The media are calling it Bloody Monday, others Black Monday, but no matter what you are calling it, yesterday remains the worst day of losses for the Australian sharemarket since the global financial crisis. The ASX 200 Index ended the day down 4.1 per cent to 5001.3 points wiping off more than $60 billion and ending the day at the lowest level in more than two years.
Global markets felt the full effect of the sell-off with London’s FTSE down more than 3 per cent. The Nasdaq fell more than eight per cent before rallying to close just 2.4 percent down and a similar trend was seen on the Standard & Poor’s 500 index, which was down five per cent on opening before rallying back up to two per cent an hour later. As a result of global market overnight trading, the Australian market is expected to be in for another bloodbath today.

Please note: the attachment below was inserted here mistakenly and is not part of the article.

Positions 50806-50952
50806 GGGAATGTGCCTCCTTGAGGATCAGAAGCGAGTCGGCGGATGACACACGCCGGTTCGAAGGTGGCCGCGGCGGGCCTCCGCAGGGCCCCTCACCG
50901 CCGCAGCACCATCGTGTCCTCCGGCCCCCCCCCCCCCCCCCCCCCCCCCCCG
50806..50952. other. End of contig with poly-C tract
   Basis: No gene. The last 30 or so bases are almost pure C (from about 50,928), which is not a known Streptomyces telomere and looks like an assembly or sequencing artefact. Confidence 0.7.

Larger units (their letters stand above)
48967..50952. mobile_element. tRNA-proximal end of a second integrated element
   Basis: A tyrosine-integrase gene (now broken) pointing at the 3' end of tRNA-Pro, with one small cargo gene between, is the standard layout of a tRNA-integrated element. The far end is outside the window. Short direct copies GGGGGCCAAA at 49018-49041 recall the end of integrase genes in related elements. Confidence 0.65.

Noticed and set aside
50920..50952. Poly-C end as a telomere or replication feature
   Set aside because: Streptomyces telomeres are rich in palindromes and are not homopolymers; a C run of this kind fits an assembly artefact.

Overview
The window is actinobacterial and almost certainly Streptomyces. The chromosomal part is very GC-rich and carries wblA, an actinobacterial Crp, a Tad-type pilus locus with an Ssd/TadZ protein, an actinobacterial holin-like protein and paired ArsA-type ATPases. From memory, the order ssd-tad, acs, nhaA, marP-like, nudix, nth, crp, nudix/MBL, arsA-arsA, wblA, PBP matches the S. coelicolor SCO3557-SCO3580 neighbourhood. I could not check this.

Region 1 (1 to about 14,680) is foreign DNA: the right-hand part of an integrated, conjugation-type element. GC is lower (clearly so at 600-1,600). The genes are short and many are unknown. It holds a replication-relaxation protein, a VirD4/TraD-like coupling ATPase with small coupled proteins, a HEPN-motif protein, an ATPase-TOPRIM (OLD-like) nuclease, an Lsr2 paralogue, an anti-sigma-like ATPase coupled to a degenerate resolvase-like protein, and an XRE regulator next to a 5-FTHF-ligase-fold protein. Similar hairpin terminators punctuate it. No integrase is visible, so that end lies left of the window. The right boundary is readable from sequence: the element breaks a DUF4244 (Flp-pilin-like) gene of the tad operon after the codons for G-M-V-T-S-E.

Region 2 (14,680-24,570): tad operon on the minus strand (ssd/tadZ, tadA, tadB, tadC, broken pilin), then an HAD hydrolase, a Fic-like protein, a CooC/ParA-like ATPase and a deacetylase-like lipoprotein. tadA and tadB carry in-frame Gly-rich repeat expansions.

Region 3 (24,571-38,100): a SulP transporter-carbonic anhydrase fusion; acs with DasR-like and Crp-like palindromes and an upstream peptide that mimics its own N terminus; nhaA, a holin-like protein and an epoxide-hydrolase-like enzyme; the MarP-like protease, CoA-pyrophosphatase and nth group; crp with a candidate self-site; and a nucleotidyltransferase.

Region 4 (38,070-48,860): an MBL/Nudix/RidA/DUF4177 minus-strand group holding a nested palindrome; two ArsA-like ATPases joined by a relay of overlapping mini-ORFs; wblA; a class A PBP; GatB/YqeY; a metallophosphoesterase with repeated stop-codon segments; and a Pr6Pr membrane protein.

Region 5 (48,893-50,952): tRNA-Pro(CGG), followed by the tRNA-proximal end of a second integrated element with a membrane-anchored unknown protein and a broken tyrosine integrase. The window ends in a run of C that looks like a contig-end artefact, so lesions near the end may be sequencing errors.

"Markets will go up and down . . . the fundamentals are still good for the global economy and particularly for the United States economy, which is growing relatively strongly and now has full employment," said Federal Treasurer Joe Hockey on ABC radio.
St George chief economist Hans Kunnen agrees with the Federal Treasurer.
"Nothing has fundamentally changed from a month ago," he said. "Commodity prices were already weak; apart from oil, they're not particularly weaker, iron ore has held its ground, and we've seen solid job growth over the past 12 months."
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